NASA releases the winning photos of Tournament Earth


NASA asked. 56,000 votes decided. 

In honor of Earth Day’s 50th anniversary and the 20th anniversary of NASA’s Earth Observatory, the space agency invited the public to vote on the best pictures that capture our beautiful planet in the Earth Observatory’s collection. (The Earth Observatory is a publishing outlet where NASA shares images and other discoveries that come from its research.)

After five rounds of voting, the winner of Tournament Earth was announced on April 28. 

The winning photo, taken in 2001 by Serge Andrefouet, a remote sensing specialist at the University of South Florida, captures sand and seaweed in the Bahamas using the Landsat 7 satellite. Tides and ocean currents created the patterns you can see in the image. 

Check out the winner (and some of the other finalists) below. 

WINNER! This year’s winning image was also a runner-up in the 10th anniversary contest.

RUNNER-UP: Astronauts captured a volcanic plume in the Raikoke Volcano, a volcano on the Kuril Islands that doesn't often erupt.

RUNNER-UP: Astronauts captured a volcanic plume in the Raikoke Volcano, a volcano on the Kuril Islands that doesn’t often erupt.

FINAL ROUND: Captured on Landsat 8, this image shows the transition from sand dunes to land in southern Africa’s Namib Desert.

FINAL ROUND: Captured on Landsat 8, this image shows the transition from sand dunes to land in southern Africa’s Namib Desert.

FINAL ROUND: This image, a combination of art and scientific imaging, was made using data from satellite missions, with graphic artists creating layers of global data for things like land surface and sea ice layers.

FINAL ROUND: This image, a combination of art and scientific imaging, was made using data from satellite missions, with graphic artists creating layers of global data for things like land surface and sea ice layers.

THIRD ROUND: At the International Space Station, astronauts captured "aurora australis" (the southern lights) with a digital camera while above the Indian Ocean.

THIRD ROUND: At the International Space Station, astronauts captured “aurora australis” (the southern lights) with a digital camera while above the Indian Ocean.

THIRD ROUND: This, of course, isn't a picture of Earth at all. It's an image of Saturn taken from the Cassini spacecraft, but Earth Observatory liked it enough to include it. (Technically, you can see Earth in the upper left quadrant of Saturn's rings.)

THIRD ROUND: This, of course, isn’t a picture of Earth at all. It’s an image of Saturn taken from the Cassini spacecraft, but Earth Observatory liked it enough to include it. (Technically, you can see Earth in the upper left quadrant of Saturn’s rings.)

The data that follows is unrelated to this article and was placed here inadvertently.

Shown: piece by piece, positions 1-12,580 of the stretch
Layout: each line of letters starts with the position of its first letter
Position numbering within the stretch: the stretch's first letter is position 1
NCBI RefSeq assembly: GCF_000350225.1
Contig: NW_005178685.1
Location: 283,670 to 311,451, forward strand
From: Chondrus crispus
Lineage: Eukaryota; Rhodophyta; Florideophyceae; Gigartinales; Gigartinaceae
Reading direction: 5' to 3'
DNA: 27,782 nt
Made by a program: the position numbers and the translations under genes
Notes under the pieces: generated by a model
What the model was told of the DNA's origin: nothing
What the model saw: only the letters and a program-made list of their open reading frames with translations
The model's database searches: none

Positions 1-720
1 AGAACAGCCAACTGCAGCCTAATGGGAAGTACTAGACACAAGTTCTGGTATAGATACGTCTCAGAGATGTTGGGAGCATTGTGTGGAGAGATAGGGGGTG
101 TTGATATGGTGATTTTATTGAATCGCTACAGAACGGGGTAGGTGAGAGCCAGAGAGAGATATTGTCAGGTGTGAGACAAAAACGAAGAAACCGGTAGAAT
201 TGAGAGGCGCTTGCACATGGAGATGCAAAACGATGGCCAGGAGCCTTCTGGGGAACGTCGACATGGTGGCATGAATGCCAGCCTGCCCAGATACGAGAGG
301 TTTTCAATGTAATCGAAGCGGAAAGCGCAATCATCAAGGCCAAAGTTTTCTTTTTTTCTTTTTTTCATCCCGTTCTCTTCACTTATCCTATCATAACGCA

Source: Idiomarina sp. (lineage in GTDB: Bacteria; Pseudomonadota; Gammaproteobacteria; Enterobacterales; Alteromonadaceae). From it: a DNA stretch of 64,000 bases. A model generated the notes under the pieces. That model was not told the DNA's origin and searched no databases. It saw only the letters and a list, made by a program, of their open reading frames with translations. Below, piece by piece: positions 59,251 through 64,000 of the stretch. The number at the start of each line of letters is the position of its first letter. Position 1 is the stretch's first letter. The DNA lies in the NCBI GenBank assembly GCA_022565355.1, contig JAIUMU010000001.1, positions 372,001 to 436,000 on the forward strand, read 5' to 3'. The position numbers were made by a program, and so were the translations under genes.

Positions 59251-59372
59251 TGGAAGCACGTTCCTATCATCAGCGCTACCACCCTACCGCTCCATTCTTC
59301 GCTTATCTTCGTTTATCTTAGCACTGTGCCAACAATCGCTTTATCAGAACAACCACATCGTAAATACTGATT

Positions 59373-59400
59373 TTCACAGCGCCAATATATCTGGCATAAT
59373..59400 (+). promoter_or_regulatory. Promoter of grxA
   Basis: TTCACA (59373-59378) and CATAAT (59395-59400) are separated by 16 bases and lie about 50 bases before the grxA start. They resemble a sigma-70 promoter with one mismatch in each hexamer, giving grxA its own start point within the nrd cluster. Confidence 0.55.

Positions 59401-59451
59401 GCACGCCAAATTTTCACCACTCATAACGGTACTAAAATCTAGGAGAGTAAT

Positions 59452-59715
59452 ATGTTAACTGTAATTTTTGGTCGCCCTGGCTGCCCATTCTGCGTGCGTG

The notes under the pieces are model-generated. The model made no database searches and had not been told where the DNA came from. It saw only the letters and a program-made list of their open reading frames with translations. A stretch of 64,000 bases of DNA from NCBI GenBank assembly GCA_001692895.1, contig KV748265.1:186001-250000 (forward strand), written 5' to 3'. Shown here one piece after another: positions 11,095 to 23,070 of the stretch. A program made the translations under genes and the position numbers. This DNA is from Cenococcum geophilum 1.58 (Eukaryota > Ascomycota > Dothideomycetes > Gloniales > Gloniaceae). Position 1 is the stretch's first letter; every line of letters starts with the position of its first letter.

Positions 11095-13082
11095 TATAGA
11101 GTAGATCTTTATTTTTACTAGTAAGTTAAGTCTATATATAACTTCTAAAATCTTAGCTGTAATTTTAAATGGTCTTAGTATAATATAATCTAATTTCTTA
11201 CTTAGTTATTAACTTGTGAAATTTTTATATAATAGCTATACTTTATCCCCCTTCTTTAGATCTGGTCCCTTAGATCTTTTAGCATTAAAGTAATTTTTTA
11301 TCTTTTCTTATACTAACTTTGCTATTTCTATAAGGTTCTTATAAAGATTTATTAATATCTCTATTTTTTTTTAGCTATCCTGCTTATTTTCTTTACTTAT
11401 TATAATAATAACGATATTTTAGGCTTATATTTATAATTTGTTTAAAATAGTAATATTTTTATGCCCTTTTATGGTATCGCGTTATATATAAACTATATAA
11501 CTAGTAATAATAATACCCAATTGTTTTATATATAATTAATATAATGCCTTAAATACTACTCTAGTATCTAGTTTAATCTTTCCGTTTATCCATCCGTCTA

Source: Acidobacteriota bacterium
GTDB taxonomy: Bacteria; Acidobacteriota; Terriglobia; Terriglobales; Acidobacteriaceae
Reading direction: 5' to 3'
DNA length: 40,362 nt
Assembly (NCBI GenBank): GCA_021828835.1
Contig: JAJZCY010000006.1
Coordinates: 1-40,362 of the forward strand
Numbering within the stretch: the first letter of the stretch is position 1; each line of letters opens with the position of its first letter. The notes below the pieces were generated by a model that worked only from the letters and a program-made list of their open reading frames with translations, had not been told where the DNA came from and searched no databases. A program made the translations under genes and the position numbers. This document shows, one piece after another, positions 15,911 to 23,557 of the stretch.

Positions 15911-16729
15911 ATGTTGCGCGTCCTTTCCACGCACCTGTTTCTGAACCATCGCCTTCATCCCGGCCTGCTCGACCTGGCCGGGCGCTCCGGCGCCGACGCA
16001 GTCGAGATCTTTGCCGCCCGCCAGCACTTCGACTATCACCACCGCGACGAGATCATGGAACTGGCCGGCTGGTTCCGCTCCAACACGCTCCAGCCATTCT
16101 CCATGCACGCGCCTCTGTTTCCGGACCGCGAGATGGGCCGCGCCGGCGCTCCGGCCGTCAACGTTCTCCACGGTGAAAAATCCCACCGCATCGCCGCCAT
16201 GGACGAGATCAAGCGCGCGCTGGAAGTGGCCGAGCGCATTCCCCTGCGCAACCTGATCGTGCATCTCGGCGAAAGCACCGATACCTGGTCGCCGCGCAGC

THIRD ROUND: One of a series of images documenting Alaska's Columbia glacier, this image tracks the glacier's fast-moving retreat.

THIRD ROUND: One of a series of images documenting Alaska’s Columbia glacier, this image tracks the glacier’s fast-moving retreat.

THIRD ROUND: Astronauts took a picture with a digital camera of Atafu Atoll, the smallest of three atolls and one island making up the Tokelau Islands in the southern Pacific Ocean. (Atafu Atoll is about eight kilometers wide!)

THIRD ROUND: Astronauts took a picture with a digital camera of Atafu Atoll, the smallest of three atolls and one island making up the Tokelau Islands in the southern Pacific Ocean. (Atafu Atoll is about eight kilometers wide!)

Landsat 8 caught an ongoing eruption flowing in Iceland between the Bardarbunga and Askja volcanoes.

Landsat 8 caught an ongoing eruption flowing in Iceland between the Bardarbunga and Askja volcanoes.

The image here captures the melting ice cap on Eagle Island in Antarctica as it hit its hottest temperature on record this February.

The image here captures the melting ice cap on Eagle Island in Antarctica as it hit its hottest temperature on record this February.

A NASA camera on the Deep Space Climate Observatory caught the moon as it passed between the spacecraft and Earth.

A NASA camera on the Deep Space Climate Observatory caught the moon as it passed between the spacecraft and Earth.

With a new instrument available on the International Space Station since 2014, scientists now hope to observe some of the 4.3 million lightning flashes that occur daily. Here are just some of them.

With a new instrument available on the International Space Station since 2014, scientists now hope to observe some of the 4.3 million lightning flashes that occur daily. Here are just some of them.

Taken from Voyager 1, this image from 1977 shows the Earth and Moon together back when Voyager 1 was a mere 7.25 million miles from Earth. (As of 2012, it was 11.31 billion miles from Earth.)

Taken from Voyager 1, this image from 1977 shows the Earth and Moon together back when Voyager 1 was a mere 7.25 million miles from Earth. (As of 2012, it was 11.31 billion miles from Earth.)

This image is a visualization of the solid particles and liquid droplets (called aerosols) found in ecosystems around the world on just one day: August 23, 2018.

This image is a visualization of the solid particles and liquid droplets (called aerosols) found in ecosystems around the world on just one day: August 23, 2018.

This picture of the Andaman Sea was captured by Landsat 8, which, thanks to the reflection of the Sun, makes internal waves readily visible.

This picture of the Andaman Sea was captured by Landsat 8, which, thanks to the reflection of the Sun, makes internal waves readily visible.

A tried and true favorite, this iconic 1968 photo was taken by the Apollo 8 crew while orbiting the Moon.

A tried and true favorite, this iconic 1968 photo was taken by the Apollo 8 crew while orbiting the Moon.




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